Grand corruption is back in the headlines. Newspapers and broadcasts today are full of unsavoury details about accusations of bribery bedevilling the committees of Parliament, questions on the Nairobi Governor’s past as CEO of the troubled Mumias Sugar Company and the infighting at the Ethics and Anti-Corruption Authority over the alleged tampering with files relating to the Anglo-Leasing scam. However, my question is: Why did the issue ever leave the front pages?
The fact is, graft, the single issue which has been the scourge of regimes since independence, never went away. We simply stopped paying attention. Sure there have been indicators of its ubiquitous presence all along but we have been encouraged to see these as isolated signs. President Uhuru Kenyatta has urged us to focus on “development” and declared the existence of the mythical “War on Corruption.” And most have seemed content to take him at his word.
No longer. It is increasingly clear that the vice has infected almost every aspect of public life. Even the institutions meant to fight it have themselves not been immune. This is proof positive that the problem is not one of a few bad apples but is systemic. Corruption is not just deeply ingrained in our modes of governance. The misappropriation and theft of public resources for private gain is part of the entire ethos underlying the system we inherited from the British.
That failure to fundamentally reform that system is at the heart of our current woes. However, we have steadfastly refused to consider our past as a nation, the choices that were made and the consequences they have borne. We keep demanding investigations and prosecutions but are constantly at a loss to explain why these, even in the rare occasions they actually happen, never lead to satisfactory outcomes. Or why they only seem to serve as smokescreens behind which records are sanitized.
The Bible tells the tale of the destruction of Sodom and Gomorrah, and the salvation of the righteous. As they flee from the destruction being wreaked on the wicked, they are warned not to look back. One, however, is unable to resist one last glance at the burning hell that she once called home and is instantly turned into a pillar of salt.
Kenya, too, is in flight. We are running from our past and from the iniquity of the last half century. And just like the Lots, the tribal gods who have afforded us escape have warned us not to look back. And so, most are focused on getting as far away as possible, not wishing to disobey, to look back lest the flames consume them. Few harken to the voice described in Anna Akhmatova’s poem, Lot’s Wife, still rings in their ears: "It's not too late, you can still look back.”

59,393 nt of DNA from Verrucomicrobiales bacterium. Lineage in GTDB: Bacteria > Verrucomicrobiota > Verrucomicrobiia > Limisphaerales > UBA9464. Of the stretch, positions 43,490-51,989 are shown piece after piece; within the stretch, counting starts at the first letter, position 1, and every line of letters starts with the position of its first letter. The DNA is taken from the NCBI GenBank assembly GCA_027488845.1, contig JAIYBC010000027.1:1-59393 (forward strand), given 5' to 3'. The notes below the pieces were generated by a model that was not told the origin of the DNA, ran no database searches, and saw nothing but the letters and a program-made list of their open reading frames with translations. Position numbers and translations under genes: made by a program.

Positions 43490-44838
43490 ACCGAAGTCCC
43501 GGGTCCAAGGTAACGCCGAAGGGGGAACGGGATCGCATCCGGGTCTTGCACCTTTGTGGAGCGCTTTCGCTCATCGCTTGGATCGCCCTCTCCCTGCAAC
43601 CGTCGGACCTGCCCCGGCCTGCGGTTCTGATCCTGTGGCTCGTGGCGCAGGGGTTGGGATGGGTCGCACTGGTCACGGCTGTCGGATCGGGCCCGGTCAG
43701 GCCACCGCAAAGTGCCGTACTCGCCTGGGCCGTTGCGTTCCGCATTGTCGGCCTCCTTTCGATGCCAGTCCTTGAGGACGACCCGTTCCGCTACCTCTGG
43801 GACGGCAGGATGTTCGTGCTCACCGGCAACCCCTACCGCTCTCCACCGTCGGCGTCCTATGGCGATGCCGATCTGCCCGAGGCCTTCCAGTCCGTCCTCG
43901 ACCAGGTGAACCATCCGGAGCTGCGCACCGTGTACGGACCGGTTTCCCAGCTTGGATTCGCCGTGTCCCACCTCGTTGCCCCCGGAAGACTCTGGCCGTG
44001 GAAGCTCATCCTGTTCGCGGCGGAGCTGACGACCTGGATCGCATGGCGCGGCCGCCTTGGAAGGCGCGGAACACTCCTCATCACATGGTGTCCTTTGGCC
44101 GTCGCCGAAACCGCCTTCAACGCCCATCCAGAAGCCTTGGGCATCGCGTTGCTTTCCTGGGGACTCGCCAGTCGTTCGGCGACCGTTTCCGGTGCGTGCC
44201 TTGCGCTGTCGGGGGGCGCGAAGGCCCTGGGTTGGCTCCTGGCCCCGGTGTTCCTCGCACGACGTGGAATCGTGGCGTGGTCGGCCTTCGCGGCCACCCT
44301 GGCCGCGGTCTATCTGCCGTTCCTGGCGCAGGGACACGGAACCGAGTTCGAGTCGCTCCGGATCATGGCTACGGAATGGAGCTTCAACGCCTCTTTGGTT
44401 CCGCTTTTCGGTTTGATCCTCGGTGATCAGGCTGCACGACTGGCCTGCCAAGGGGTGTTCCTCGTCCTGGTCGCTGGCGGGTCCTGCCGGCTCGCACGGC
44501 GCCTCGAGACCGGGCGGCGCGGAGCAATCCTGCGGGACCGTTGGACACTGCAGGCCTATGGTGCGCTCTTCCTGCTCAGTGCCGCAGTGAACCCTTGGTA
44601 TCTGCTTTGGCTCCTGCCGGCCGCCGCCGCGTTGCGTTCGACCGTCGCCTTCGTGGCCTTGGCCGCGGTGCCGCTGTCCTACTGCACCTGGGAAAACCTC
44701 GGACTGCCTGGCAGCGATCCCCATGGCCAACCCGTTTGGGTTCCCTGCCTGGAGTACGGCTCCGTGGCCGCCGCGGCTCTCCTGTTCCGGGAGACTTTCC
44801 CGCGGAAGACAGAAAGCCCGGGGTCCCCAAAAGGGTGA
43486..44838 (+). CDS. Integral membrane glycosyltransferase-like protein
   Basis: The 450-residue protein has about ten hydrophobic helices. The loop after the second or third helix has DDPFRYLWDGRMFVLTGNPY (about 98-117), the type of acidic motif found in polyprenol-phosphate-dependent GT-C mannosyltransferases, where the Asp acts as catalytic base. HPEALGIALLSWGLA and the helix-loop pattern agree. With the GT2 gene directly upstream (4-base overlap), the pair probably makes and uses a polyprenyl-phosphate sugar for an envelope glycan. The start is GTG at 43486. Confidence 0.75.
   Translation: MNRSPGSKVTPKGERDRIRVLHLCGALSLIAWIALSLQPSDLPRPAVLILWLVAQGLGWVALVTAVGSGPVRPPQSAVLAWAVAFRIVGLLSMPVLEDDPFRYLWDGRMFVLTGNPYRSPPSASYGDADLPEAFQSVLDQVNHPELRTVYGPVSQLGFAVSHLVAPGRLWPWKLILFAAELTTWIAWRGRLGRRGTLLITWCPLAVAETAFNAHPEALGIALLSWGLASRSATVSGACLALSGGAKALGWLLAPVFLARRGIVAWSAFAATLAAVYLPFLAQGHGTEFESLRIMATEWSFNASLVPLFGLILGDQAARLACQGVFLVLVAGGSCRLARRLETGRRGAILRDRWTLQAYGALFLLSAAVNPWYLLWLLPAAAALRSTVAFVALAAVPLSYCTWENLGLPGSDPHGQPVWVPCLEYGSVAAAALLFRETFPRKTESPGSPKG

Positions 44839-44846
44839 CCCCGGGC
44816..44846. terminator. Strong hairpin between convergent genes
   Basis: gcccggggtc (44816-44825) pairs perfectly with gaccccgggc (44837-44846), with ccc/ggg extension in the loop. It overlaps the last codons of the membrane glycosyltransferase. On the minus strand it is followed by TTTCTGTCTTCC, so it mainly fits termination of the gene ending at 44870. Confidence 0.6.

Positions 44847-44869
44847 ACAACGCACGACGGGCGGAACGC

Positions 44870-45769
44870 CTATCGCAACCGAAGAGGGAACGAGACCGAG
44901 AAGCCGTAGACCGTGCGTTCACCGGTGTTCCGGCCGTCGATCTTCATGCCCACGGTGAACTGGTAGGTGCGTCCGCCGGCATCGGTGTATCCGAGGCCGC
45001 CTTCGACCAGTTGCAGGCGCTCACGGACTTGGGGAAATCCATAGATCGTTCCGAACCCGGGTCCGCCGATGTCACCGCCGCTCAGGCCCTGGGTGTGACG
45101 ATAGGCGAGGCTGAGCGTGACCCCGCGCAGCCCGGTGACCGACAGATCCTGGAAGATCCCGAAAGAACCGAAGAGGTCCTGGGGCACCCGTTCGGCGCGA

The fate of the unnamed spouse has come down in history as a cautionary tale. She has been dismissed as a vain and materialistic woman who, because of her character, deserved her punishment. Similarly today, those insisting on an examination of the past are branded as self-indulgent narcissists who insist on dragging us back into the mire.
Despite all the justifications offered for the righteousness of her demise, it is not inconceivable that Lot’s wife was punished for expressing her outrage at the injustice occurring behind her, for daring to question the judgment of Heaven. “And Lot's wife, of course, was told not to look back where all those people and their homes had been. But she did look back, and I love her for that, because it was so human,” said the late American novelist, satirist and graphic artist, Kurt Vonnegut.
Many of those looking back in modern day Kenya are also doing so out of outrage. For me, it is inconceivable the system we so like to defend is anything but flawed, that our terror of the past is anything other than indicator of the superficiality of our nationhood, of the hollowness of our democracy. I am outraged that despite the talk of reconciliation, we were still frightened of truth and that the systems we today employ to ensure the transparency and accountability in our governance arrangements do little to enhance either. I am outraged when the report of the Truth, Justice and Reconciliation Commission, which represents country’s best hope for beginning to confront the reasons for that fear, is systematically perverted to protect the interests of a powerful elite and to cover up their crimes. But most of all, I am outraged at the lack of outrage, that we can so easily give up, that we are so quick to forget, to “accept and move on,” so afraid to demand an accounting.
For those who do turn back, there is a swift rooting to the ground, an inability, even unwillingness, to look away, to ignore what has been seen, to keep silent. Yet most of Kenya ignores their voices and keeps running. But what we are running from –and where we are running to- we cannot say. We can only mouth some vague ideas about “development”. Is it a better place? How can we know? Are we “moving on” to a place of incestuous tribal worship, where we bear new generations only for them to be again attacked further displaced by the very monsters we refused to confront?
There is a need for us to discard the narratives that keep us from recognizing and dealing with the truth. Our inability and refusal to deal with roots of the economic and human rights violations of the past half century and beyond is the context within which the current orgy of looting and corruption must be seen and addressed.